The hot Dragons attack that triggered the surprise 4-1 start to the season has cooled off. After averaging 25.8 points per game across the first five rounds, the Red V has managed just 16.4 points per game in the five since. They're among the bottom teams in the competition in yardage and they've dropped off in defence.
|Points Scored Per Game||Points Conceded Per Game||Net Yardage|
|Round 1-5||25.8||17.4||-434 Metres|
|Round 6-10||16.4||25.2||-940 Metres|
The opening five rounds are looking more and more like a fluke every week but we're going to know more in the next month. If the Dragons can make the most of games against the Sharks (14th), Tigers (13th), Broncos (15th) and Bulldogs (16th), they might have given themselves enough of a head start ahead of a difficult draw from Round 17 onwards.
It's the Titans that most thought would be flirting with the top teams after ten rounds. Instead, an inconsistent start to the season has exposed a handful of flaws that need addressing. Primarily, their attack without David Fifita.
The Titans have offered little with the ball at times. Outside of passing it to Fifita and hoping he throws away defenders on his way to the line, we've not seen the Titans produce repeatable actions in attack often enough to have a lot of faith in their attack moving forward.
Ash Taylor offered a few promising moments early but a dip in form and the hip injury that followed has stalled his career once again. Jamal Fogarty is a solid #7 that can lead a team around the park, but he needs a threatening five-eighth to really bring the Titans attack together.
Where there is hope for the Titans is in the yardage game. While concerns around their attack look some way to being settled, the 1,662 metres per game they're churning out (5th in the NRL) provides them with plenty of opportunities to improve over the second half of the season.
The improvements of the Warriors over the second half of last season haven't translated into the start of this one. Their defence, in particular, has let them down to concede 25 points per game throughout 2021. For all of the good things the likes of Reece Walsh, Roger Tuivasa-Sheck, Kodi Nikorima and Chanel Harris-Tavita can do in attack, they're for nothing when the defence isn't holding up.
Addin Fonua-Blake's injury has taken a lot of punch out of the Warriors middle. He does more than eat metres and the Warriors haven't been able to replace the impact he has around the ball through the middle of the field. It has limited the impact Tohu Harris has been able to have and stalled the development of what, at one stage, looked as though it would be one of the better packs in the competition.
Fonua-Blake isn't due to return until Round 19, if he returns at all. It may be too late for the Warriors at that point. As they struggle to lock down a first-choice 17 and fail to develop the cohesion so often evident in Top 8 teams, four or five games of Fonua-Blake may not be enough to extend their season into September.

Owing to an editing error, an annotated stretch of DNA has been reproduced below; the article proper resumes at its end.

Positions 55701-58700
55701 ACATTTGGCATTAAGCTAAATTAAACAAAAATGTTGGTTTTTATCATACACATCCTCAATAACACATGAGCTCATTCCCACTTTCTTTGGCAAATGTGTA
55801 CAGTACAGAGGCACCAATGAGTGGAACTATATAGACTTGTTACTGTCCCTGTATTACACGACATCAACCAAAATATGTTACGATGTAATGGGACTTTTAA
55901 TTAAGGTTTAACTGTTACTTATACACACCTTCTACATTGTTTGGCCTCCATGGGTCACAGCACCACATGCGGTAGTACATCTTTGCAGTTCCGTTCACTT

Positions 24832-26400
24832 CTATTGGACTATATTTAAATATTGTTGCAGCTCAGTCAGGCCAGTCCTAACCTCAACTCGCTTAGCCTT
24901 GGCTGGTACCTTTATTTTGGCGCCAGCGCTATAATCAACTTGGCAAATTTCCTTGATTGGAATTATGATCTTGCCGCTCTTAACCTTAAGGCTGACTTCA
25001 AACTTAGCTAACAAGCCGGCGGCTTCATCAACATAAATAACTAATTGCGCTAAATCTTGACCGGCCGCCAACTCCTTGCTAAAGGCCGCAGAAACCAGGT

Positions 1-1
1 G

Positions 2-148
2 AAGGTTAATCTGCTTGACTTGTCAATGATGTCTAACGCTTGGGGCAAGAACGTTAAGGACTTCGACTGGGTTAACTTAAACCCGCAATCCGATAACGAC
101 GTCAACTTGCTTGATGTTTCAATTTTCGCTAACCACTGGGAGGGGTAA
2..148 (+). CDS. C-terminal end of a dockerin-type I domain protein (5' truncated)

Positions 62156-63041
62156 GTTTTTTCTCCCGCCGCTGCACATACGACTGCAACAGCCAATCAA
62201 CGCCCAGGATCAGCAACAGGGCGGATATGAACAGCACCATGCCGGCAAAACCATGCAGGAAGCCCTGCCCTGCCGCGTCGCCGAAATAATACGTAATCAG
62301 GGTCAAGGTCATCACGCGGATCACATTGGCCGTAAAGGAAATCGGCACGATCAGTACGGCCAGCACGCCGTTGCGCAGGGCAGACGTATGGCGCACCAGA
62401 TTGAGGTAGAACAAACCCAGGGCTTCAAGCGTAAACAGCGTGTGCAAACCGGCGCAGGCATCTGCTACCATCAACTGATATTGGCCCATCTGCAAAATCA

One thing that is in their favour: The Warriors have the second-easiest remaining schedule.
It's difficult to imagine following their 36-18 defeat to the Wests Tigers in Round 10 and Adam O'Brien's admission of an ingrained losing culture at the club when talking in his post-game press conference, but the Stats Insider Futures Model still has 'some' faith in the Knights playing finals footy in 2021.
Like the Raiders, the Knights have been forced to deal with injuries to key players and are yet to put their first-choice 17 on the field.
Mitchell Pearce is the leader of this side and they've looked aimless without him.
Kalyn Ponga is the spark that brings the attack together but he hasn't been able to stay on the field, and when he does, many of the weapons around him are sat on the sideline.
Jayden Brailey and the forward pack had the Knights moving up the field to start the season, but their NRL-high 371.8 tackles per game have caught up with them of late. Their one-dimensional approach to carting the ball up has made things easy for the opposition defence recently, too. Those struggles in the middle have contributed to Newcastle's 25.6 points conceded per game this season.
The Knights have the pieces: The pack can win the middle, the spine can find points, and they showed how well they can defend after only conceding 18.7 points per game last season. The Model, however, is giving them just a 33.3%chance of putting them all together well enough to play finals footy.
The Roosters are too well-coached and won't miss the finals - lock them in.
Tom Trbojevic is too influential and has turned the Sea Eagles into a Top 8 team - lock them in for as long as he is healthy.
The Raiders are still stacked with talent. While they've been poor to start the season, they have enough experience on and off the field to trust that they will put it all together sooner rather than later.
It's the Titans that I'm tipping to sneak into the eight by the end of the season. A couple of individuals have been enough to keep them close to the Top 8 at this point. If Justin Holbrook can iron out some of the kinks and use this time without Fifita to develop an attack that isn't so reliant on the edge backrower, they'll put some distance between themselves and the other teams vying for the eighth and final spot.